HERO: Man provides 'movement' school for students with non-degenerative disabilities

By Bill Murphy, Everyday Hero Host
Last Updated: Friday, March 25, 2016, 12:06 PM EDT

Movement is what Scott Malone’s world is all about. 

And his preparation as a physical therapist at Largo’s The Movement School began when he was a pre-teen.

“I already had books on my shelf with sports medicine and rehab and working out at the age of 12 for some reason,” Malone says.

Malone began this K-12 school four years ago with the mission to provide children with non-degenerative disabilities the tools to maximize their potential and growth.  Working with children with cerebral palsy, muscular dystrophy and other challenges Malone found the traditional approaches incomplete.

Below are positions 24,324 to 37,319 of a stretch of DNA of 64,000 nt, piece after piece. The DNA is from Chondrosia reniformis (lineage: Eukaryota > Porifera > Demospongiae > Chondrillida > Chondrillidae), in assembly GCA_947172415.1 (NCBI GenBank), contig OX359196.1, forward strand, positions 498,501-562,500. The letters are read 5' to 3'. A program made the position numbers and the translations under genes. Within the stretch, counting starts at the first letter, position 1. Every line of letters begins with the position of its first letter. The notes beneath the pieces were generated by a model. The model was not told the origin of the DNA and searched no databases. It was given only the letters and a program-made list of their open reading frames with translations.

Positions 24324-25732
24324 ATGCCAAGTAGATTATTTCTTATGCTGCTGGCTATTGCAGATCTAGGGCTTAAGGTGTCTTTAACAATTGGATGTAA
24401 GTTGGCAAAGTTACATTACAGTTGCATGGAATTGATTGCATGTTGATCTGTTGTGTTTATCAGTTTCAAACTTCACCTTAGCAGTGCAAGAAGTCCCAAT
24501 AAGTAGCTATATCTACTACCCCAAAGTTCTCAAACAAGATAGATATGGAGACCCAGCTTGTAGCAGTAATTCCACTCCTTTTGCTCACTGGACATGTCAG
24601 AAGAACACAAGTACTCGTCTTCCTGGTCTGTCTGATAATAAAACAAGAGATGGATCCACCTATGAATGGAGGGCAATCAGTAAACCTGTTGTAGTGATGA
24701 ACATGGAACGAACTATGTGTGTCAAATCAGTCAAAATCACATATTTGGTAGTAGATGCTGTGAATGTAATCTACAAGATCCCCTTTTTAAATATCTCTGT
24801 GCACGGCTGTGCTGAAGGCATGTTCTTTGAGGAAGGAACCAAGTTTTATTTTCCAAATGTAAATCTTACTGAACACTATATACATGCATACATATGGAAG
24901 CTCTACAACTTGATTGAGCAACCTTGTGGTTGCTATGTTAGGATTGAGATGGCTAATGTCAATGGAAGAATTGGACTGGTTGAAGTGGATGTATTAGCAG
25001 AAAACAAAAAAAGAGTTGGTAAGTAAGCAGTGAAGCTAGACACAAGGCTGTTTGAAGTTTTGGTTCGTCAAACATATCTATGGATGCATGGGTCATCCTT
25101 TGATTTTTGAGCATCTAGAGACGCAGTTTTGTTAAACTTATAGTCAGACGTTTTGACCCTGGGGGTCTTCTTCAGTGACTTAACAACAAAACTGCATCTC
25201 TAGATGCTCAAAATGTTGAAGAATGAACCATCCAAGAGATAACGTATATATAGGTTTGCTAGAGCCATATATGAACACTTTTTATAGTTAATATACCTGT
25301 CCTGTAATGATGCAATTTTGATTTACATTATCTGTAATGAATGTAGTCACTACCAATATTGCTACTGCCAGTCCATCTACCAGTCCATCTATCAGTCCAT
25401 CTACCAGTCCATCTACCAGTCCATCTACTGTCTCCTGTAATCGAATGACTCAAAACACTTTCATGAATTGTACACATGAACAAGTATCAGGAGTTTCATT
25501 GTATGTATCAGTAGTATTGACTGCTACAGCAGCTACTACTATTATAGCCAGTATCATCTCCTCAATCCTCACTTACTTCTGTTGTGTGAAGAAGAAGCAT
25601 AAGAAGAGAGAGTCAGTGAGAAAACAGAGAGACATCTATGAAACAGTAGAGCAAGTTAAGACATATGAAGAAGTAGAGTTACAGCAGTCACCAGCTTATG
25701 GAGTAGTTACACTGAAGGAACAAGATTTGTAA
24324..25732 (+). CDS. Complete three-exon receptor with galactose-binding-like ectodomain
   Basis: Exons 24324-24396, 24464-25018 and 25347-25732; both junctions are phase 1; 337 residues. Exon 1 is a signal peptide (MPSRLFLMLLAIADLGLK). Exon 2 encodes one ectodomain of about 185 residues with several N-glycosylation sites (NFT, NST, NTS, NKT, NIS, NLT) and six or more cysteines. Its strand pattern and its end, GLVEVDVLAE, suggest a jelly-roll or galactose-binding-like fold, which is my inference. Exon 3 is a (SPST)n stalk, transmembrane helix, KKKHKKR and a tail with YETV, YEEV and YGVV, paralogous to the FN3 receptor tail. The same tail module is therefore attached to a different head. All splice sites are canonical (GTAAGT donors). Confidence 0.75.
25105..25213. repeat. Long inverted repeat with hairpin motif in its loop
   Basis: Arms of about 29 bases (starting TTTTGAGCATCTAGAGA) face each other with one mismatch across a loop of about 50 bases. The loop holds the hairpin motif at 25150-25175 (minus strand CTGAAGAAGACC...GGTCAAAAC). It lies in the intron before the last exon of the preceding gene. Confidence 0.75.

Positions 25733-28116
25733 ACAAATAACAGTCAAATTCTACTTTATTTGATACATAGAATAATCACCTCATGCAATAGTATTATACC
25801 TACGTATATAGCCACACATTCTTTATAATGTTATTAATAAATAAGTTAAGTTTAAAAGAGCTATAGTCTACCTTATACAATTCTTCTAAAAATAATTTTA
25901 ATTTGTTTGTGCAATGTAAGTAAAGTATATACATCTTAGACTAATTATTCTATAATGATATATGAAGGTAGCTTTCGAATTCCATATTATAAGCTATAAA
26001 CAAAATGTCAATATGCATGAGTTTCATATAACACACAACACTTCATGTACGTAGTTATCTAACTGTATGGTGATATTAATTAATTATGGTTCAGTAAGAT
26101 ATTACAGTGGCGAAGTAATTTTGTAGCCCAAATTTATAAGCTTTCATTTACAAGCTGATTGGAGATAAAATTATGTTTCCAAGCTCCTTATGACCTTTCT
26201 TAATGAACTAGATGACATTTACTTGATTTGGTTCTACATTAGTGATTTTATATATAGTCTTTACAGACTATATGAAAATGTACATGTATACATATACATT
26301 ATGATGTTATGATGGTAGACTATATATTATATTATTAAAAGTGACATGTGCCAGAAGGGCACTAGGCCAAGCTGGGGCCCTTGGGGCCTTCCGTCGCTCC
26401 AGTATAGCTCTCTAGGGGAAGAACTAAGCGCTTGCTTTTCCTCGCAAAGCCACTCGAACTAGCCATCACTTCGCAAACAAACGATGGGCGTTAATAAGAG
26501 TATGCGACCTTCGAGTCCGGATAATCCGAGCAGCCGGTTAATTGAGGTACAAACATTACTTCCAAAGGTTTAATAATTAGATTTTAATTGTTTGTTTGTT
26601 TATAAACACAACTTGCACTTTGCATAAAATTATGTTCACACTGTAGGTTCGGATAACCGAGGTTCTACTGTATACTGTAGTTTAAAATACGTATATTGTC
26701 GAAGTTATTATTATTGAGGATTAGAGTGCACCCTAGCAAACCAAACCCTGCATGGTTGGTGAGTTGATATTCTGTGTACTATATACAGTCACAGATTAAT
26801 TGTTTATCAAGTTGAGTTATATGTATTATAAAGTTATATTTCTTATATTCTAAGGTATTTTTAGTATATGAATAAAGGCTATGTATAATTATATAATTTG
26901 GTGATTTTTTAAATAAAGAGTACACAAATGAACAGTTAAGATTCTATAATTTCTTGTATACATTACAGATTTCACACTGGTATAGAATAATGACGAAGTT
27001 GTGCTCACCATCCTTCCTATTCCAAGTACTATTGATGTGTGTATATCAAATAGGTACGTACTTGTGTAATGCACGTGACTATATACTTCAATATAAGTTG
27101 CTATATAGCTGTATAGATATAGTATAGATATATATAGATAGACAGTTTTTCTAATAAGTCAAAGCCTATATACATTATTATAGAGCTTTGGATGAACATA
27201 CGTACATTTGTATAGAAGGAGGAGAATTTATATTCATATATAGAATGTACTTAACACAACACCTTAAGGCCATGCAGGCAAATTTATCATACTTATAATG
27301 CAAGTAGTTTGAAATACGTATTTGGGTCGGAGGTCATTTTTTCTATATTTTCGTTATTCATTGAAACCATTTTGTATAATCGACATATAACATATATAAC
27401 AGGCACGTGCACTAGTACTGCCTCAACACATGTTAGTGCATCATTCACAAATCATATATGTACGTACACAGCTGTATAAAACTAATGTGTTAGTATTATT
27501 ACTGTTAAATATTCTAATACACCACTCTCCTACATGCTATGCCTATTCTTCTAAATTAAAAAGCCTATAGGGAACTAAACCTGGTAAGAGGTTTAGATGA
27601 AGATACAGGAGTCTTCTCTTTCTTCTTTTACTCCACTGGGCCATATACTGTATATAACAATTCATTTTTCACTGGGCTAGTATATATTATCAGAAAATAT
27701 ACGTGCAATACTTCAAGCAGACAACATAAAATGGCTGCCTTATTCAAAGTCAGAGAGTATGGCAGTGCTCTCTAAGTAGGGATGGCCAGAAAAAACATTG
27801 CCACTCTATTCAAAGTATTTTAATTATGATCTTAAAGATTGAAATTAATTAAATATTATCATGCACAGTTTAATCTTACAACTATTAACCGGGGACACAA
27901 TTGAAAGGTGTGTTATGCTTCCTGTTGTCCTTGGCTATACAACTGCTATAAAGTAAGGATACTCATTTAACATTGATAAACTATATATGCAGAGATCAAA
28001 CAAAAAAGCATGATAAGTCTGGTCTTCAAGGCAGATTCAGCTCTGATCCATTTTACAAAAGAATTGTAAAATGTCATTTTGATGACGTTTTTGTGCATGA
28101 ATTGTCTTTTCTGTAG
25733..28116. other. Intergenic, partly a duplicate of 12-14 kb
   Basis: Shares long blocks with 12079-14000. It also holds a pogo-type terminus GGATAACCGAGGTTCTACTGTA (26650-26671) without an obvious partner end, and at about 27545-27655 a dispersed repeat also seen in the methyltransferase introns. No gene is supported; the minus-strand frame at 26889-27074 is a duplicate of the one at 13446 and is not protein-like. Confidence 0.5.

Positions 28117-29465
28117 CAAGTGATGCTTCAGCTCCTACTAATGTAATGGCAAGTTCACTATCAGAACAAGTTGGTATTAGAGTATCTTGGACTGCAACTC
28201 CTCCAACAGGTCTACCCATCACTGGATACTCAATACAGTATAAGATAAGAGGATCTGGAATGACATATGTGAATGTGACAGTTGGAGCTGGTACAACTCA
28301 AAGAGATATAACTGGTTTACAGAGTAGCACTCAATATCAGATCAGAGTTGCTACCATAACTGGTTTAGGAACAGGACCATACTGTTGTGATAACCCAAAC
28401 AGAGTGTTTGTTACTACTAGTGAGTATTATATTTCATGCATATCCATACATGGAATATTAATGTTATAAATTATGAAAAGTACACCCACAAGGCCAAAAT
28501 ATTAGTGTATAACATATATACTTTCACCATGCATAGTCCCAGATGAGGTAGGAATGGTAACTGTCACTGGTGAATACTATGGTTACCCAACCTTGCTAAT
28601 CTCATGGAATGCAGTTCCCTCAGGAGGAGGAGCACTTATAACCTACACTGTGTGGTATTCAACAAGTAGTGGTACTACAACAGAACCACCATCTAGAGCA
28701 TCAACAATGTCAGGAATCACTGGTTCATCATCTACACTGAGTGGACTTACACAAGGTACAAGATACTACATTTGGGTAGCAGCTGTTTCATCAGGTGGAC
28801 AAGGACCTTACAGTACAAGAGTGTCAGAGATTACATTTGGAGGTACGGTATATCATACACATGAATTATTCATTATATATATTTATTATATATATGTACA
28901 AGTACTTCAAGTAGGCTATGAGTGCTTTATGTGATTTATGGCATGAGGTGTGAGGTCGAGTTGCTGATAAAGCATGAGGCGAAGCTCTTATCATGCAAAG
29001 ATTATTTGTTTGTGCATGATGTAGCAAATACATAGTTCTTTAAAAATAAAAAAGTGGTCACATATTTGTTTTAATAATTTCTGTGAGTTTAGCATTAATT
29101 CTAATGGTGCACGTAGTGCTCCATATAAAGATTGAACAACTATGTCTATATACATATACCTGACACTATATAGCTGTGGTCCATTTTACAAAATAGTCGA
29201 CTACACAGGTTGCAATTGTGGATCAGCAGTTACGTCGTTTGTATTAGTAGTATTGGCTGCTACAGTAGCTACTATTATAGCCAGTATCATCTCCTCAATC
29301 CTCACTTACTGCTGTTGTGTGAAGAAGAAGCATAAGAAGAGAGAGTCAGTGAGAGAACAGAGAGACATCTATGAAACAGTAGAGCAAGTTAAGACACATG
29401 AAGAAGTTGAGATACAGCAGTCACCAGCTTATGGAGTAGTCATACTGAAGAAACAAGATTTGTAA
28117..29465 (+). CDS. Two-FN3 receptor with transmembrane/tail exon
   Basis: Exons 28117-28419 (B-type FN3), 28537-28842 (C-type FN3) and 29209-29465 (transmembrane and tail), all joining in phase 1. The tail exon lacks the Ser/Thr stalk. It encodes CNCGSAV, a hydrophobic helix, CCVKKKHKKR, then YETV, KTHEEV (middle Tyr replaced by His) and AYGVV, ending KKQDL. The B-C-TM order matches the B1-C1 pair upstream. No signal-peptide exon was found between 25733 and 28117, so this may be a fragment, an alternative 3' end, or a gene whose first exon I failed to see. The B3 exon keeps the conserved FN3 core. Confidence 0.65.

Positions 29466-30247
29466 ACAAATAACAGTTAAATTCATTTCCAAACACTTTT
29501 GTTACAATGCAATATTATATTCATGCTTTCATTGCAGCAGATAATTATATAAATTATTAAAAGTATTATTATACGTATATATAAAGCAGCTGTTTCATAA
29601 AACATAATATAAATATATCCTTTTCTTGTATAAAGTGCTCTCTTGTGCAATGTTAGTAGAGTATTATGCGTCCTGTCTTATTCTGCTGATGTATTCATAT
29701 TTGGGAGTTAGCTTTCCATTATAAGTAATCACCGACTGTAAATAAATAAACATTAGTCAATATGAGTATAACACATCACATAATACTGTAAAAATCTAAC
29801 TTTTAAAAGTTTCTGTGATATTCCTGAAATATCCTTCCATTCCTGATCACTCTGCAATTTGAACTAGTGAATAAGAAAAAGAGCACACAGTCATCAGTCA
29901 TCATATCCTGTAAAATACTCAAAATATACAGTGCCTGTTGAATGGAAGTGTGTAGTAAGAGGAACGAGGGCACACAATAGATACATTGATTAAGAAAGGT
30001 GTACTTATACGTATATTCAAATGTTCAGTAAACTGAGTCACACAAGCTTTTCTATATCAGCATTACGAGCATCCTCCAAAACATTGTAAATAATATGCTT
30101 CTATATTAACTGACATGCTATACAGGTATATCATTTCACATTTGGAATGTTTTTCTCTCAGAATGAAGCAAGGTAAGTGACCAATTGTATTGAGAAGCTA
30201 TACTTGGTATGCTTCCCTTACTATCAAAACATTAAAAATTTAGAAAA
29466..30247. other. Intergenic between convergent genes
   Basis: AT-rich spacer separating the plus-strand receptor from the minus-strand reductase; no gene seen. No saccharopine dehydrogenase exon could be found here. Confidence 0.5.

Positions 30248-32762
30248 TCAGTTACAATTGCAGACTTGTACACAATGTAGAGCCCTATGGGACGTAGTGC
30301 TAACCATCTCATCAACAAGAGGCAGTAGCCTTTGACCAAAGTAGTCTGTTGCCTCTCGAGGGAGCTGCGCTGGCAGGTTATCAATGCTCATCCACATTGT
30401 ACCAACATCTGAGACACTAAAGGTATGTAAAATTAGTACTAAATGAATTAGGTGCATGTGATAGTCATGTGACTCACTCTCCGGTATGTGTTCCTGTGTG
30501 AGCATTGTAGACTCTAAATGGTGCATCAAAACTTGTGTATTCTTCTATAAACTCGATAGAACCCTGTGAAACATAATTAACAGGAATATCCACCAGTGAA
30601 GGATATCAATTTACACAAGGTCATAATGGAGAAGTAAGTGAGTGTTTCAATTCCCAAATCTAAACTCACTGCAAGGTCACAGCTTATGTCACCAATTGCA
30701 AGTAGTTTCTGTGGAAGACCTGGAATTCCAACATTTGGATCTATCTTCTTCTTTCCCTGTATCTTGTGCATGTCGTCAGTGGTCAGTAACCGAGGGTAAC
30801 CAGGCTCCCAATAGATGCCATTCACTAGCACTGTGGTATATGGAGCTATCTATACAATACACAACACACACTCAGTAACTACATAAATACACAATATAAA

“I didn’t understand in therapy how I was supposed to get a child and work on everyday skills like sitting, walking and talking and they’re seeing me only once a week,” Malone said.

Students attended full days Monday through Friday at no charge with a minimum of 15 hours a week of intensive work.  The movement school’s approach is threefold, starting with physical therapy.

“I’m kind of the foundation," Malone said. "The big muscles, the trunk, the hips, the legs, the walking.  Occupational therapy-fine motor, other details like that. Handwriting. Anything to do with using upper extremities, to be kind of generic. And speech is speech. Speech works off of augmentative communication."

Malone receives no salary at this not-for-profit school.

As Everyday Hero Host Bill Murphy was about to leave, he met Dustin, a young man who weeks before anyone knew Murphy was coming, had handwritten a fan letter to Bay News 9  meteorologist Brian McClure.  Dustin asked Murphy to deliver the note to McClure.  We did and he was very happy to receive it.